HTTPS redirects to HTTP for monitoring
damian at google.com
Mon Jan 19 23:47:40 UTC 2015
On Sun, Jan 18, 2015 at 4:29 AM, Grant Ridder <shortdudey123 at gmail.com>
> It looks like Websense might do decryption (
> http://community.websense.com/forums/t/3146.aspx) while Covenant Eyes
> does some sort of session hijack to redirect to non-ssl (atleast for
> Google) (https://twitter.com/CovenantEyes/status/451382865914105856).
The ssl opt-out has been deprecated (not sure if it's fully disabled yet):
If you need to disallow adult content, another option is described here:
On Sun, Jan 18, 2015 at 10:31 AM, William Waites <wwaites at tardis.ed.ac.uk>
> On 18 Jan 2015 18:15:09 -0000, "John Levine" <johnl at iecc.com> said:
> > I expect your users would fire you when they found you'd blocked
> > access to Google.
> Doesn't goog do certificate pinning anyways, at least in their web
User-installed root CAs are allowed to override certificate pins in Chrome.
I think a lot of the problem is people have a false expectation of privacy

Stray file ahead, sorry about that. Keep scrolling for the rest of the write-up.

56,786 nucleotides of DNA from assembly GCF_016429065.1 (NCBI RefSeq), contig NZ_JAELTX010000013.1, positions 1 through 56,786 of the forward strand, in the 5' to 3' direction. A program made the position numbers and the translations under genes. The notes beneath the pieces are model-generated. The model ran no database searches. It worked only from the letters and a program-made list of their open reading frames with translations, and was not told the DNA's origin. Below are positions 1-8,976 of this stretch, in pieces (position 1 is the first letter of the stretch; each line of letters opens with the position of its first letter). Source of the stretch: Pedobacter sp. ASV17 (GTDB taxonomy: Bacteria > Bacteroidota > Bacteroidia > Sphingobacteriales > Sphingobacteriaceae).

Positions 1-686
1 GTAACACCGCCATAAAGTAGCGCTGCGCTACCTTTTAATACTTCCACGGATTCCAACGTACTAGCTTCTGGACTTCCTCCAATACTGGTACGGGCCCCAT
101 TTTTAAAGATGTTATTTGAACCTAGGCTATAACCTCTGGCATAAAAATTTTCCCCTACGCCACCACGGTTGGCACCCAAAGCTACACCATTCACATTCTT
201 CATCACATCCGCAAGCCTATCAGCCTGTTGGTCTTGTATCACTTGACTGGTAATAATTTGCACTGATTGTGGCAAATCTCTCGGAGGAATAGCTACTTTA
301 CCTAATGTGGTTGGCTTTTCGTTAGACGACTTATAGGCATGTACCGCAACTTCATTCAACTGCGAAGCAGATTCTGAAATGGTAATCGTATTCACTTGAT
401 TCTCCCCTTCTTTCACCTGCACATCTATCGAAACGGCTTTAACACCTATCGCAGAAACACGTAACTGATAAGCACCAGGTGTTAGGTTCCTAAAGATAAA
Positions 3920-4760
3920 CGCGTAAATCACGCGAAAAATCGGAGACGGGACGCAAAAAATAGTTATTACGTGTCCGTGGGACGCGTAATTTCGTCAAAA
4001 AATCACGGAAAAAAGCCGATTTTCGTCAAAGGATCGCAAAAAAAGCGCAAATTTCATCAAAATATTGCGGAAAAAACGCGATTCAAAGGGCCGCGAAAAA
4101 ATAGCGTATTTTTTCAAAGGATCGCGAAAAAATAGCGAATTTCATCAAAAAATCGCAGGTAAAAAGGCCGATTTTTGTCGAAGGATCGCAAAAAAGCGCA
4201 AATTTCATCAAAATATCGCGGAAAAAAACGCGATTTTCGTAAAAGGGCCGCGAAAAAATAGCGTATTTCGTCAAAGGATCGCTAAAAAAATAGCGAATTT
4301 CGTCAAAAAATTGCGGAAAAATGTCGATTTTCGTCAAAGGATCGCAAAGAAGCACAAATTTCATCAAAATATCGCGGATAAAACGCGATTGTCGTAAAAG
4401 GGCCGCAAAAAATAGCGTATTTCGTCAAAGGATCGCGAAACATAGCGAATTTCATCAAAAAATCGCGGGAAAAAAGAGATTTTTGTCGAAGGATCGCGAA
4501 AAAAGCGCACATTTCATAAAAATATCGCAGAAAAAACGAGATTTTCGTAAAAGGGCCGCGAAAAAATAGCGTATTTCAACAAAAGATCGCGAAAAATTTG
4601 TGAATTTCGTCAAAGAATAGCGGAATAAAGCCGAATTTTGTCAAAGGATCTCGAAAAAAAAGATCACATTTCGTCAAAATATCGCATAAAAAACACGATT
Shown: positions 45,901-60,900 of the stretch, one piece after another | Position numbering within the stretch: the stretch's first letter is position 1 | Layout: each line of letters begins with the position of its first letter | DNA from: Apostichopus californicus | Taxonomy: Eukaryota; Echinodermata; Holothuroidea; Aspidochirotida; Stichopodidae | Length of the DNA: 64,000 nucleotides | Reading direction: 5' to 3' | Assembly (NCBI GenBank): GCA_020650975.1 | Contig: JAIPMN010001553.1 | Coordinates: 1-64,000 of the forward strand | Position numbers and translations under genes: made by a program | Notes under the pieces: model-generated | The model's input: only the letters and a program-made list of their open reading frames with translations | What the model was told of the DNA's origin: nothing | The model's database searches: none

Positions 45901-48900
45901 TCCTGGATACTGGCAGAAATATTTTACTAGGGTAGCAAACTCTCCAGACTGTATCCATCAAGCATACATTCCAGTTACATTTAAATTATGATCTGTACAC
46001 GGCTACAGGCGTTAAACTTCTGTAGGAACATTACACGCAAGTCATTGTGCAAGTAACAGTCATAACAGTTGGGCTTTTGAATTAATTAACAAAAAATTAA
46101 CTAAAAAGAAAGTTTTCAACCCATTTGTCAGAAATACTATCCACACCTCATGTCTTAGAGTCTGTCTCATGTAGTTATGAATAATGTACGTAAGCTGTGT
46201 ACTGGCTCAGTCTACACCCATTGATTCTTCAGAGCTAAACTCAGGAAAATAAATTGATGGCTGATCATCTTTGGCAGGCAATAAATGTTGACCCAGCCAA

when using their work computers. The legal documents they have you sign on
day 1 probably explain that it's their network, their computer, and they
will monitor it. If you want privacy, bring your own computer to work
(which they probably won't allow on their network...).
On Sun, Jan 18, 2015 at 12:49 PM, Geoffrey Keating <geoffk at geoffk.org>
> chris <tknchris at gmail.com> writes:
> > I have been going through something very interesting recently that
> > to this. We have a customer who google is flagging for "abusive" search
> > behavior. Because google now forces all search traffic to be SSL, it has
> > made attempting to track down the supposed "bad traffic" extremely
> > difficult. We have contacted google through several channels and no one
> > google who we've worked with is able to provide us any factual examples
> > what they are seeing and because of the traffic being encrypted all our
> > usual capture and analysis tools have been fairly useless.
> I presume the problem is that Google has flagged the outgoing address
> on your NAT, because that's all they can see.
Yup, exactly. Additionally, Google's privacy policies don't allow us to
provide the evidence of abuse. Not that the evidence would help anyway,
since the searches are encrypted....
Have you considered deploying IPv6 and giving each customer their own
> address? Then only that customer will be flagged and it'll be between
> them and Google.
This is probably the best option. I realize it's not a trivial change so
we try to help where we can, but in most cases there's not much information
we can provide that would be helpful in tracing the abuse.
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